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An alleged cybercriminal complains he's incarcerated alongside coronavirus patients. Discounted hacking tools are littering the dark web. And U.S. authorities push to blacklist another Chinese telecom. This is CyberScoop for Friday, April 10.

Accused Methbot boss cites COVID-19 in bid for release

Aleksandr Zhukov’s lawyer argued in a court filing that U.S. authorities should release his client, who is currently incarcerated at New York's Metropolitan Detention Center, in part because he is accused of a nonviolent crime. Zhukov is scheduled to stand trial for allegedly directing an international advertising fraud ring in which scammers have admitted using a range of known hacking techniques to commandeer victims’ computers to view internet ads. Two members of the so-called Methbot/3ve conspiracy have pleaded guilty, while Zhukov has maintained his innocence in the effort to defraud victims out of $29 million. He has spent more than a year in the federal jail, where 14 inmates have tested positive for COVID-19, according to Zhukov’s attorney. Jeff Stone has the court filing.

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No federal bailout for these small businesses

Cyber crooks are updating their policies to try to make a buck during the coronavirus pandemic, just like everyone else. Multiple threat intelligence companies say they’ve seen criminal forums offer discounts on everything from distributed denial-of-service attacks to spamming services. Stolen credit card data is for sale, too. “Some discounts reached as high as 30 to 40%,” said Andrei Barysevich, CEO of dark web intelligence firm Gemini Advisory. Sean Lyngaas went hunting for deals.

China Telecom under the microscope

Several executive branch agencies recommended Thursday that the FCC block a Chinese state-owned telecommunications firm, China Telecom, from providing service to American customers. The Departments of Justice, Defense, State, Commerce, and Homeland Security each said the move was necessary due to cybersecurity and national security concerns. Namely, China Telecom can “provide opportunities for [China] to engage in malicious cyber activity enabling economic espionage and disruption and misrouting of U.S. communications,” the Justice Department said in a statement. Shannon Vavra breaks it down.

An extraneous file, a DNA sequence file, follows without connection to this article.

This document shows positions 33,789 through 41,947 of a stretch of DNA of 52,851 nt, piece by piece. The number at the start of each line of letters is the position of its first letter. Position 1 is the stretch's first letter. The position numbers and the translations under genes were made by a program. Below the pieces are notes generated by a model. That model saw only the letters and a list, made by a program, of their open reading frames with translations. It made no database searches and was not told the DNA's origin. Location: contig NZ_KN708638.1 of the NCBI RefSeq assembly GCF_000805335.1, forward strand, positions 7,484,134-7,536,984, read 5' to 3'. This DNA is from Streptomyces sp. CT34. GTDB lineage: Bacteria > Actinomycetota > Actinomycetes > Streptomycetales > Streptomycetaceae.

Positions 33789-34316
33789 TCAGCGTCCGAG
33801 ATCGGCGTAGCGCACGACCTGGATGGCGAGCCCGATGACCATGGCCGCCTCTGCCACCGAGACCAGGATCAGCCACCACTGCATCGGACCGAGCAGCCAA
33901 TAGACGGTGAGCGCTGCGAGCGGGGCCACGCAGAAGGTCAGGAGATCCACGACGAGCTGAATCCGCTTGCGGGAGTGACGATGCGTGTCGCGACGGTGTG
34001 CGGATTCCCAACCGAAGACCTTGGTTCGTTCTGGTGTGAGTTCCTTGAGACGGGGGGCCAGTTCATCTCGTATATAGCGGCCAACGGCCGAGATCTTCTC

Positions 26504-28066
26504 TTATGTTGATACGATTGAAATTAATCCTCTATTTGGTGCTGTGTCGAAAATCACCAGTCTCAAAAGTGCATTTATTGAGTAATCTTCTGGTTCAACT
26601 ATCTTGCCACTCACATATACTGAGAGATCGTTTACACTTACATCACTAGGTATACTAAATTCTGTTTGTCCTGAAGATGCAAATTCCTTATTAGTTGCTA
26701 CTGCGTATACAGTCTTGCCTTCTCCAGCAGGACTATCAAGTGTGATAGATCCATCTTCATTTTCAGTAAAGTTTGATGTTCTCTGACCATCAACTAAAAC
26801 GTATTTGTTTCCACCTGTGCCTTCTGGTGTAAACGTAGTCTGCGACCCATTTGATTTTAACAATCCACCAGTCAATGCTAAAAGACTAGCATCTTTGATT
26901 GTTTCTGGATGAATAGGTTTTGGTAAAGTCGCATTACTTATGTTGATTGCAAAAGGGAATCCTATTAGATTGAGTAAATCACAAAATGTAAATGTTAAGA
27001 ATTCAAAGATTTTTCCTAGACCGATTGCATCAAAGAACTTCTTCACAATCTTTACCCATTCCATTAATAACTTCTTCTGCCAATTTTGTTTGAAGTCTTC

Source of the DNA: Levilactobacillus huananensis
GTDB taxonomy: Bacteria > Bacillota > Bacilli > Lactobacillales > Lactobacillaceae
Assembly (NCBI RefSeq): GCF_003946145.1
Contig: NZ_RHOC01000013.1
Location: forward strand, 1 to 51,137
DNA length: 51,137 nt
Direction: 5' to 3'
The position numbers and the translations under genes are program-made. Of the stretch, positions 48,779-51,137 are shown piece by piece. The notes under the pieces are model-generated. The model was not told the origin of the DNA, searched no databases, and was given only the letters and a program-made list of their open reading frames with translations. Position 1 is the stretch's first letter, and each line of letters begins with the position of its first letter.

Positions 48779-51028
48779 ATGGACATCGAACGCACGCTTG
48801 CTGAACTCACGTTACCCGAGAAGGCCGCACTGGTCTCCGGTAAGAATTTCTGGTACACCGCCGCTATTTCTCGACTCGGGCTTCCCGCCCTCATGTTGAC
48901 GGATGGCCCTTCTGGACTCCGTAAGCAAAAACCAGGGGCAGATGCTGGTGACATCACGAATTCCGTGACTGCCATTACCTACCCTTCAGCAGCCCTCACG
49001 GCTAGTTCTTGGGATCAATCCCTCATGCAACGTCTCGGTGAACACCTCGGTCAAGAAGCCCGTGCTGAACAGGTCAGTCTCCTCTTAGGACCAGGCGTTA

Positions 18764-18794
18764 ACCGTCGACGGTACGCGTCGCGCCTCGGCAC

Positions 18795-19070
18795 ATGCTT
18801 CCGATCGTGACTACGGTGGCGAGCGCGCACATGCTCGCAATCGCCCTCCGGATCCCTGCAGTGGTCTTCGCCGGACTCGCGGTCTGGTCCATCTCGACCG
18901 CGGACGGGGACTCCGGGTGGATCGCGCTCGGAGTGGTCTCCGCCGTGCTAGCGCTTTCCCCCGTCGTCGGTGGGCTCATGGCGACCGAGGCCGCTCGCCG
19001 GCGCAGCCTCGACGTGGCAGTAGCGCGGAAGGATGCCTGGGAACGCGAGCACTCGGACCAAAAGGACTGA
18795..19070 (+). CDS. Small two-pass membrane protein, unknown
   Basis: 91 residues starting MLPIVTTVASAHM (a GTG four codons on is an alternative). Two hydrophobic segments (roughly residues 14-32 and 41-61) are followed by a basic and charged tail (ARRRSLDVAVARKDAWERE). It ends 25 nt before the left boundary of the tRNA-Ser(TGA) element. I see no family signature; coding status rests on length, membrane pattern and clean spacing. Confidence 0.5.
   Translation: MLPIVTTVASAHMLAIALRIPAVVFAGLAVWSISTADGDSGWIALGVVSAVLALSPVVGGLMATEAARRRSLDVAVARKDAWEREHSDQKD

Zoom makes a big fix

Earlier this week video teleconferencing company Zoom fixed an issue that would have allowed users in Zoom “waiting rooms” to spy on meetings even if they weren’t invited, according to researchers at Toronto-based Citizen Lab. Before the fix, which was issued on Sunday, Zoom servers automatically sent live streams of meetings and meeting decryption keys to the users in the rooms, where they must wait for approval to join a meeting. This vulnerability allowed those users to eavesdrop without approval. Shannon had the story.

Maryland creates cyber task force staffed by National Guard

A new team of security staffers, according to the Maryland National Guard, is responsible for monitoring state government websites — such as the portal for unemployment benefits — to make sure that the public can still access state services and public-health updates. More than 6,000 Marylanders had tested positive for coronavirus by Friday morning, with many more out of work thanks to the pandemic. Hackers have been tailoring their phishing campaigns to prey on fears of the coronavirus since the early days of the crisis, according to multiple security researchers. The emptying out of government offices as employees are sent home to work remotely has only exacerbated the need for states to bolster their cyberdefenses, said Mike Wyatt, a principal in Deloitte’s risk and financial advisory group. Benjamin Freed has more at StateScoop.

On the latest Securiosity.

Greg Otto and Shannon Vavra go in depth on this week's Winnti Group report, what malware the group is using, how it may be tied to a company known as "World Wired Labs," and what it tells us about the Chinese cybercrime underground. Listen here.

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